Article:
a list of numeric codes are contained in column A of the first worksheet, "Trial Balance"
other worksheets may use these codes within worksheet formulae (within formulae is an important distinction)
the Asker wanted to know which of these codes are not eventually referenced in the final worksheet, ""BS Movement"
Outlining an approach
This was an interesting problem from a coding viewpoint, the actual key coding blocks were easily definable, but the solution would require:
1) searching and parsing strings,
2) working with off sheet references (3D functionality in Excel is not always robust and cell precedents/dependents are no exception),
The first routine is a simple block of code that sets up the working range on the first sheet, loops through and tests all non-empty calls for the referencing using the CellUsedinFormula routine, and then tidies up by removing the audit arrows and highlighting any non-referenced cells with a red background.
This routine searches each worksheet other than "Trial Balance" for a partial string match for the numeric code items.
When a match is found a regular expression user defined function (UDF), ExactMatch, is used to extract all numeric strings from the formula of interest. These strings are then subjected to a binary StrCompare to ensure that the match is exact, ie to prevent the false matching of "1000" when searching for "100".
A successful StrCompare means that we have identified a formula cell containing the numeric code from the "Trial Balance" sheet. If this cell resides in "BS Movement" then this code can be immediately ticked off the list, if not then a complete recursive check is required for all cells in the ActiveWorkbook that have a dependency on this cell formula. If any of this cells are located on the "BS Movement" sheet then we have a valid numeric code.
The recursive dependency check is run using the oneCellsDependents UDF.
Cell precedents and dependents is one of those areas where Excel VBA is decidedly worksheet centric. The basic sample below shows that B3 in Sheet1 is dependant on both A1 of Sheet1 (same sheet) and A1 from Sheet2 (off sheet). A simple test in the Immediate window of VBE shows that Excel sees only 1 DirectPrecedent (the same answer applies test for Precedent). So there is not a readymade collection of precedent (or in our particular example dependent) cells for us to apply a recursive search to.
Fortunately as per normal there is a workaround. Excel VBA provides us with the NavigateArrow Method, the VBA equivalent of the auditing toolbar found in 2003. This approach can be used to step though each of a cells dependents (or precedents) in turn by simulating clicking on the dependant arrow to each internal or off-sheet cell dependent.
Please note that the original credit for the navigate code that I modified below belongs to Bill Manville, Bill's original version reference here was written to list all precedents of the active cell.
We now have the code blocks in place to identify cells of interest, and to test all the immediate dependencies of this cell to see if these cells are located on the "BS Movement" worksheet. The remaining step is to broaden the dependency tracing code to handle a dependency chain of two or more cells. This is performed using a recursive programming technique, in plain English the oneCellsDependents calls itself until it either finds a dependent cell on the "BS Movement" worksheet, or until the search has exhausted all the dependent cells without finding a match.
Please note that I have used case-insensitive searching and comparison throughout this example so that the code could be easily modified for a text based search. See the code for the notes as to where to change this.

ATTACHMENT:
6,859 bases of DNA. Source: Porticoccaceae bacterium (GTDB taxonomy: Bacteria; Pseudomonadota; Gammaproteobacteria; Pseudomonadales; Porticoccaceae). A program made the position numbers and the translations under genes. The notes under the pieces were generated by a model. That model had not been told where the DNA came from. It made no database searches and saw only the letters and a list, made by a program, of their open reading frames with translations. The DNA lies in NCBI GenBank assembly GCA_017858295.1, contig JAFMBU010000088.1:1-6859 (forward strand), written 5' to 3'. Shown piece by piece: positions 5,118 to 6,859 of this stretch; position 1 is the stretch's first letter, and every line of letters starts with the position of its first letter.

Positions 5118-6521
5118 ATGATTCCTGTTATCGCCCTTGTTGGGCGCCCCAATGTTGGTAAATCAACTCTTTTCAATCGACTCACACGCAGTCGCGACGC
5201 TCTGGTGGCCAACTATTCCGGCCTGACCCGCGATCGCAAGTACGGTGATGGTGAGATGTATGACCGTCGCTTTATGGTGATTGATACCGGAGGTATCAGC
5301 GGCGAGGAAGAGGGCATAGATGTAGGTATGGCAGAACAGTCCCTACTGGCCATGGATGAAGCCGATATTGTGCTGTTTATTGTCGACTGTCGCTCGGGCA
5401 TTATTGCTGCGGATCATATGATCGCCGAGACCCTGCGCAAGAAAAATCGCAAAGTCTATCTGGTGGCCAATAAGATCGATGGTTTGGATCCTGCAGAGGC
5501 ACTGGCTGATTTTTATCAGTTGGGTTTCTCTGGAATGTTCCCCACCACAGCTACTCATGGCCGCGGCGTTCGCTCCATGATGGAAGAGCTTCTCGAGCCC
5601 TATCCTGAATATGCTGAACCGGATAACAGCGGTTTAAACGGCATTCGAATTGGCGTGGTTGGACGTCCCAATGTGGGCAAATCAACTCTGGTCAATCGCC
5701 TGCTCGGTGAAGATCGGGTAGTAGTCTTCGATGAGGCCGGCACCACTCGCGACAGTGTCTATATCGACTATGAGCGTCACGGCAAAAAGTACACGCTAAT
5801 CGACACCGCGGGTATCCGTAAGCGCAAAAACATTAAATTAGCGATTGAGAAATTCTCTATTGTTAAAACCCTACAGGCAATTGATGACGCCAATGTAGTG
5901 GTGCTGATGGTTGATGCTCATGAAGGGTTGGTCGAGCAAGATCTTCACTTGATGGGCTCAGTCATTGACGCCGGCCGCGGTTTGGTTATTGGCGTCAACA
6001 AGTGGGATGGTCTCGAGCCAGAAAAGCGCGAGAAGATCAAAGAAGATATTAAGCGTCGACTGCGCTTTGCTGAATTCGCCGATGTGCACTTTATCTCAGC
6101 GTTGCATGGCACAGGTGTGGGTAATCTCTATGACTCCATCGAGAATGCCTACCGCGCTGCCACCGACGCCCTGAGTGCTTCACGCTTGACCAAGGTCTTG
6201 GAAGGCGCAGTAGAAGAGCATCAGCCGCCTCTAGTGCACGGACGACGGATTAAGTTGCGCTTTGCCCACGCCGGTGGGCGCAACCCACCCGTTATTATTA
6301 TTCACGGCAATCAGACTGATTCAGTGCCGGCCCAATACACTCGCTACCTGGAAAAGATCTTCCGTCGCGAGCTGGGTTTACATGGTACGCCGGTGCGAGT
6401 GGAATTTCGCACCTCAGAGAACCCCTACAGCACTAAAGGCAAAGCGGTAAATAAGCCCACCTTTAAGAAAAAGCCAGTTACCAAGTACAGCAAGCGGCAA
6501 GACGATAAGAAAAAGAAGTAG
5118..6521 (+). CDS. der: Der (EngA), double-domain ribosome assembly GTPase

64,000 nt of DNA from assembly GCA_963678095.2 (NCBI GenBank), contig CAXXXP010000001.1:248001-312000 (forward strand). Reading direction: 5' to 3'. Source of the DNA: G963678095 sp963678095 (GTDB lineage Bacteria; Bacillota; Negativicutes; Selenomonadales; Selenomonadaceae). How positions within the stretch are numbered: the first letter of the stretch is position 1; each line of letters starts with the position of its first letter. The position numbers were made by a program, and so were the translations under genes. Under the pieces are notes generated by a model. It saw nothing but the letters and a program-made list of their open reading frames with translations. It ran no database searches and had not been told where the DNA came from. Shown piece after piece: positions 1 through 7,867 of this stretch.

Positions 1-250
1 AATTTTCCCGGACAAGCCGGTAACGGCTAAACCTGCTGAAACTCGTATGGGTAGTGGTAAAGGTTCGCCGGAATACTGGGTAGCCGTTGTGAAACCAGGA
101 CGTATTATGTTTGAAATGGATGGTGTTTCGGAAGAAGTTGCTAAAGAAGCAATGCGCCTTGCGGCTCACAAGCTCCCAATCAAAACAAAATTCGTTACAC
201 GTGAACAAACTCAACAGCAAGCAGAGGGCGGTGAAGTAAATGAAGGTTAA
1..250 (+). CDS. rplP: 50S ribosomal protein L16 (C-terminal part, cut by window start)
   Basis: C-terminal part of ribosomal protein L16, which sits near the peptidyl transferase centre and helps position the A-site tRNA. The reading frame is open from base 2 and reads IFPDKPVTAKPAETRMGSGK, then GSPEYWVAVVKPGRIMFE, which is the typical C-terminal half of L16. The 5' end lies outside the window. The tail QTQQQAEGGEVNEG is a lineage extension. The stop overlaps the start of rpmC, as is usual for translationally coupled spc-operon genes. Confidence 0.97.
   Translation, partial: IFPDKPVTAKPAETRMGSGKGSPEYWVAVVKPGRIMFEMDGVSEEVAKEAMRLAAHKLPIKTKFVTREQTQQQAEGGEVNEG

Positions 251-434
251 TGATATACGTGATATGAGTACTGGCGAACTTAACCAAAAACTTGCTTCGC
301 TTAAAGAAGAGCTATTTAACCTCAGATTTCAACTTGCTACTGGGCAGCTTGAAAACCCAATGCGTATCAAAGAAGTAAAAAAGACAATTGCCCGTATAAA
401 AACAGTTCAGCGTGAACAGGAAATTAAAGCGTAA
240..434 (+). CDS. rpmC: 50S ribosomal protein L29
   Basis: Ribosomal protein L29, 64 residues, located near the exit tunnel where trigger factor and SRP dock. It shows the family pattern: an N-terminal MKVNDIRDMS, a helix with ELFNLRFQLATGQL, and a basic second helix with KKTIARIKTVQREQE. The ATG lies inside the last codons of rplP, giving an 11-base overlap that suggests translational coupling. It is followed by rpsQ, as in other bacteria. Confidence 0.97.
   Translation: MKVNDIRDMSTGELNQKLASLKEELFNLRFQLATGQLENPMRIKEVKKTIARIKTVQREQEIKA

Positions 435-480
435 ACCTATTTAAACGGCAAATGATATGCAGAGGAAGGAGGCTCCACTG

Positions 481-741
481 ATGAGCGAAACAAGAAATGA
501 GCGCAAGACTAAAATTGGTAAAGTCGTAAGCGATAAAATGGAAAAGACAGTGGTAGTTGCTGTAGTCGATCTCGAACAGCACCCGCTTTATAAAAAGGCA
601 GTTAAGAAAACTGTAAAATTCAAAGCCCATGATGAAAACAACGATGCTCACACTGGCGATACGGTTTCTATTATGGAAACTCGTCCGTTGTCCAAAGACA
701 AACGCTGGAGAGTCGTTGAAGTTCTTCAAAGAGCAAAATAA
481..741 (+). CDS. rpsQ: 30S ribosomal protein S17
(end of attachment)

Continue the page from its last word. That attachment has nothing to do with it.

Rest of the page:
Public Const strSourceSht = "Trial Balance"Public Const strKeySht = "BS Movement"Sub Main() Dim ws As Worksheet Dim rng1 As Range Dim rng2 As Range Dim i As Long Set ws = ThisWorkbook.Sheets(strSourceSht) Set rng1 = ws.Range(ws.[a2], ws.Cells(Rows.Count, "A").End(xlUp)) If rng1 Is Nothing Then Exit Sub rng1.EntireColumn.Interior.ColorIndex = xlNone Application.ScreenUpdating = False For Each rng2 In rng1 If Len(rng2.Value) > 0 Then rng2.NumberFormat = "@" If CellUsedinFormula(Trim(rng2.Value)) Then Else i = i + 1 rng2.Interior.Color = vbRed End If End If Next For Each ws In ActiveWorkbook.Worksheets ws.ClearArrows Next ws Application.Goto rng1.Cells(1) Application.ScreenUpdating = True If i > 0 Then MsgBox i & " cells were found that are not used" & vbNewLine & "these have been coloured red"End SubFunction CellUsedinFormula(strFormula As String) As Boolean Dim ws As Worksheet Dim rng1 As Range Dim rng2 As Range Dim strTest As String Dim strFirst As String Dim bFound As Boolean 'Look in each worksheet for the strings in the list from "Trial Balance" For Each ws In ThisWorkbook.Worksheets If ws.Name <> strSourceSht Then On Error Resume Next Set rng1 = ws.Cells.SpecialCells(xlCellTypeFormulas) On Error GoTo 0 'Look in formula cells only If Not rng1 Is Nothing Then 'the string searches and later string comparisons are case insenstive 'so that the code can be easily modified to look for text rather than numeric strings Set rng2 = rng1.Find(strFormula, , xlFormulas, xlPart, xlByRows, , False) 'For a case senstive search make the last argument TRUE, ie 'Set rng2 = rng1.Find(strFormula, , xlFormulas, xlPart, xlByRows, , TRUE) 'If the string is found, used a regular expression UDF to test for an exact match If Not rng2 Is Nothing Then strTest = LCase$(strFormula) bFound = ExactMatch(strTest, rng2) If bFound Then Exit For strFirst = rng2.Address Do Set rng2 = rng1.FindNext(rng2) bFound = ExactMatch(strTest, rng2) 'If a valid reference is found then stop the search for the string If bFound Then Exit For Loop While Not rng2 Is Nothing And rng2.Address <> strFirst Exit For End If End If End If Next CellUsedinFormula = bFoundEnd FunctionFunction ExactMatch(ByVal strTest, ByVal rng2) As Boolean Dim regex As Object Dim regM As Object Dim RegC As Object Dim bDependentRange As Boolean Set regex = CreateObject("vbscript.regexp") regex.Pattern = "\d+" regex.Global = True Set regM = regex.Execute(rng2.Formula) For Each RegC In regM If StrComp(LCase$(strTest), RegC, vbBinaryCompare) = 0 Then If rng2.Parent.Name = strKeySht Then ExactMatch = True Else 'Call the recursive dependents function to test if this string 'is eventually referred to on P&L Forecast bDependentRange = oneCellsDependents(rng2) If bDependentRange Then 'exit on a successful match ExactMatch = True Exit Function End If End If End If NextEnd FunctionFunction oneCellsDependents(ByVal rng2) As Boolean'initial code credited to Bill Manville'brettdj adapted this code from a post by mike rickson Dim strAddress As String Dim rngReturn As Range Dim i As Long Dim lPreCount As Long Dim bFndTarget As Boolean 'set the point to return to Set rngReturn = Selection strAddress = rng2.Parent.Name & "!" & rng2.Address ' use the NavigateArrow method to follow cell dependencies With rng2 .ShowDependents .NavigateArrow dodependents, 1 'recursive loop through dependents Do Until ActiveCell.Parent.Name & "!" & ActiveCell.Address = strAddress lPreCount = lPreCount + 1 .NavigateArrow dodependents, lPreCount If ActiveCell.Parent.Name = strKeySht Then oneCellsDependents = True Exit Do Else 'recursive function call below bFndTarget = oneCellsDependents(ActiveCell) 'successful search. Leave function If bFndTarget = True Then oneCellsDependents = True GoTo LeaveMe End If End If 'next dependent .NavigateArrow dodependents, lPreCount + 1 Loop If oneCellsDependents Then GoTo LeaveMe 'remove the auditing arrows ActiveCell.ShowDependents Remove:=True End With 'Return selection to where it was With rngReturn .Parent.Activate .Select End WithLeaveMe:End Function